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Virgin and Child
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Virgin and Child


Description Conservation Exhibitions Provenance Credit
Description This unusually large ivory carving, its shape corresponding to the shape of a tusk, shows the Christ Child embracing his mother in a pose of tender intimacy. It is one of the earliest examples of what in later Byzantine times was called Eleousa, or "Virgin of Tenderness." The relief was likely to have been used for private devotion, in either a monastic or domestic setting, as an icon (Greek for "image"). Especially striking and typical of the early medieval period in Christian Egypt are the Virgin's large head, fixed gaze, and angular drapery.
Conservation
Date Description Narrative
12/13/1962Examinationexamined for loan
8/22/2007Treatmentcleaned
Exhibitions
  • Early Christian and Byzantine Art. Baltimore Museum of Art, Baltimore. 1947.
  • Ivory: The Sumptuous Art. The Walters Art Gallery, Baltimore. 1983-1984.
  • Déjà Vu? Recurrence. The Walters Art Museum, Baltimore. 2007-2008.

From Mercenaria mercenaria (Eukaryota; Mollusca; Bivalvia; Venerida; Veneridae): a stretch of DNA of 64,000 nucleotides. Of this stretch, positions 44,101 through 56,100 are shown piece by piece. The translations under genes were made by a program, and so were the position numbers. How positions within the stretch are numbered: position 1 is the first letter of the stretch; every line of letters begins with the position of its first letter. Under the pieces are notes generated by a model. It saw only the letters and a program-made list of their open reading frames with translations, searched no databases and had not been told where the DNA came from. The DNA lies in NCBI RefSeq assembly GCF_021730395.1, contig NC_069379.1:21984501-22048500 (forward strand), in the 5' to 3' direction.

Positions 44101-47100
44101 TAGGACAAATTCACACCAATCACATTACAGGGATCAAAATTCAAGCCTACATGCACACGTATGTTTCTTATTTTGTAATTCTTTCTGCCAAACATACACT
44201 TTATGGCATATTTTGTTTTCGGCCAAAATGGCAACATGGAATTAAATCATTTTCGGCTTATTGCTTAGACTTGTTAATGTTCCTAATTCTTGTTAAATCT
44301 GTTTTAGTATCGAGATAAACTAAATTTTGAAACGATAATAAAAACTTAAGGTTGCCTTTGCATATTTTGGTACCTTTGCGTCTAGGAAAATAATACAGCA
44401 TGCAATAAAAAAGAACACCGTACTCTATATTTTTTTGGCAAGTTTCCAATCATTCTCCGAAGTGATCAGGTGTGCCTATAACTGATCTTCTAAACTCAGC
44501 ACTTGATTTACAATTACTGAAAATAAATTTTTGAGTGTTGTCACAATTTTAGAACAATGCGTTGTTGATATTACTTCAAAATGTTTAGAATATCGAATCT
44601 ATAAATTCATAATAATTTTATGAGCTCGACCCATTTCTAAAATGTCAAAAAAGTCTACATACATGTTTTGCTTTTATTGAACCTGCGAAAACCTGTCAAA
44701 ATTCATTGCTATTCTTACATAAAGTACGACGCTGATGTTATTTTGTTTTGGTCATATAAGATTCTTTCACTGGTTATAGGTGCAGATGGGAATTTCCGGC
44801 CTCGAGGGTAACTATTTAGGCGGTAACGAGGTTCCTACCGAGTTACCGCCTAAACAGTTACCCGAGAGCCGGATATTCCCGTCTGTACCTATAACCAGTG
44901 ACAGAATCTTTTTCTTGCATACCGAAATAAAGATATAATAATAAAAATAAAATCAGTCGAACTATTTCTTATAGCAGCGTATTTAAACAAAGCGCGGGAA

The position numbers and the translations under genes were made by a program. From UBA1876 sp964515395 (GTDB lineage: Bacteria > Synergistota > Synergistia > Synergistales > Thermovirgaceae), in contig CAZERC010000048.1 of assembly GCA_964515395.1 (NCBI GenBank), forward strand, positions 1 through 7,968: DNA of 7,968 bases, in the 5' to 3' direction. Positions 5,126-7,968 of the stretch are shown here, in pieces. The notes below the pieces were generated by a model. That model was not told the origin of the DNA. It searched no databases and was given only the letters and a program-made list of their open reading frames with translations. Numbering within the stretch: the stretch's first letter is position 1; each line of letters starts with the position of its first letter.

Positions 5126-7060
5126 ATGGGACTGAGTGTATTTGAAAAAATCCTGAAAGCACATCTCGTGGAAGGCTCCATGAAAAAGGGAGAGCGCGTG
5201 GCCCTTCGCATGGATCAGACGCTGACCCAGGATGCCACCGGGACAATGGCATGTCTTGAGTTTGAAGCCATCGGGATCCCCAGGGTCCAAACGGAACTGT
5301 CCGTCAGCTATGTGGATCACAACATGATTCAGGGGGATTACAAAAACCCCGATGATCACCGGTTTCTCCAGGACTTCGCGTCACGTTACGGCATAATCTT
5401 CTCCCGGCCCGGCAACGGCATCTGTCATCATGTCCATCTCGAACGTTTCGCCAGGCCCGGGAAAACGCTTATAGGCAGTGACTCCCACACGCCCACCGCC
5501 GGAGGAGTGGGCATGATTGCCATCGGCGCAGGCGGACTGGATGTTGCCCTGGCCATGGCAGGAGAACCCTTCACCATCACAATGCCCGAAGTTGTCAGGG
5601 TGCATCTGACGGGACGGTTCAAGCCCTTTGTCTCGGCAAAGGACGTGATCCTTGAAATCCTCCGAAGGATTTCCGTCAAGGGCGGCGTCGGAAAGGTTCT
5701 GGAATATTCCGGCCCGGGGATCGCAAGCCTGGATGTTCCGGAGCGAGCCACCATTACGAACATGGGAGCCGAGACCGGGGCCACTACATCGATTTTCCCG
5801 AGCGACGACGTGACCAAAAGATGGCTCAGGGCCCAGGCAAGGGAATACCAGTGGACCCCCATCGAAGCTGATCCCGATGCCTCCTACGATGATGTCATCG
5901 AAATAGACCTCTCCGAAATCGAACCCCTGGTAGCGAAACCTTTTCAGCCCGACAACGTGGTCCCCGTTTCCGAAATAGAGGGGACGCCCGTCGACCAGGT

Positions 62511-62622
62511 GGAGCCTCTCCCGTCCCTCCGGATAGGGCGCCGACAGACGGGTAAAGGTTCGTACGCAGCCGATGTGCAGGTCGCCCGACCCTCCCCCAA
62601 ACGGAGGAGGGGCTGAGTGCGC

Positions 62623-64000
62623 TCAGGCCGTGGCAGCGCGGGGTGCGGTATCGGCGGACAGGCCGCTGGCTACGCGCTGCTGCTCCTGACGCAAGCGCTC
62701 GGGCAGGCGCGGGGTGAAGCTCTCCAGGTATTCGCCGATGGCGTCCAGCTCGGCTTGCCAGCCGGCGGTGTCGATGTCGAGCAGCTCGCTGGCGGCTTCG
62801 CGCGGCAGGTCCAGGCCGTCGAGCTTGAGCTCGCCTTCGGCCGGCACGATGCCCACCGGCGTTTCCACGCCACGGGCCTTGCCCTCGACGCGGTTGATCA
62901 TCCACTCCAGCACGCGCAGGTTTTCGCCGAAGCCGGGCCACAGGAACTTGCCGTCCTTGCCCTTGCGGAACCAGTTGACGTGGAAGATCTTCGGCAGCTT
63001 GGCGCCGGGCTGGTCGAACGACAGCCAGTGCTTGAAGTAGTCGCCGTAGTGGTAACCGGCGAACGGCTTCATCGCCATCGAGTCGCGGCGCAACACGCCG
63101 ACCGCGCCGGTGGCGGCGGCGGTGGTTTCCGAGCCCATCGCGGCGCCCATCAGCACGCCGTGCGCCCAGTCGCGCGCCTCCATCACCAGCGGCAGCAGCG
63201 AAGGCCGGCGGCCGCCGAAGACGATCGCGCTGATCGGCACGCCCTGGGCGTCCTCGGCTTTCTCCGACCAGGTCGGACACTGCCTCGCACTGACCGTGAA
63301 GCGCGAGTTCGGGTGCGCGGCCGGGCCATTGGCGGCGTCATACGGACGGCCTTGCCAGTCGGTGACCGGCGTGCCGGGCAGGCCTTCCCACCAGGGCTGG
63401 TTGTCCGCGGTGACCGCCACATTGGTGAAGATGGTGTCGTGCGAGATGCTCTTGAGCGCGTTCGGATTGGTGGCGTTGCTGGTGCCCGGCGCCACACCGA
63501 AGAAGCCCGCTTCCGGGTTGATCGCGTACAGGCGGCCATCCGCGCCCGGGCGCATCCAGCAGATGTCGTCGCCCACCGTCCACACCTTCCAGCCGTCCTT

Provenance Cologne, 1870s; M.-B. Meyers, Strasbourg, 1877, by purchase; Sale, Hôtel Drouot, Paris, November 26, 1877; Michel Boy, Paris [date of acquisition unknown], by purchase; Sale, Hôtel Drouot, Paris, May 15, 1905, no. 240; Henry Walters, Baltimore, 1905, by purchase; Walters Art Museum, 1931, by bequest.
Credit Acquired by Henry Walters, 1905

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Creators
Period
7th-8th century (Early Medieval)
Medium
ivory
(Ivory & Bone)
Accession Number
71.297
Measurements
H: 10 1/4 x W: 4 7/8 x D: 1 15/16 in. (26.1 x 12.4 x 5 cm)
Geographies
  • Egypt (Place of Origin)

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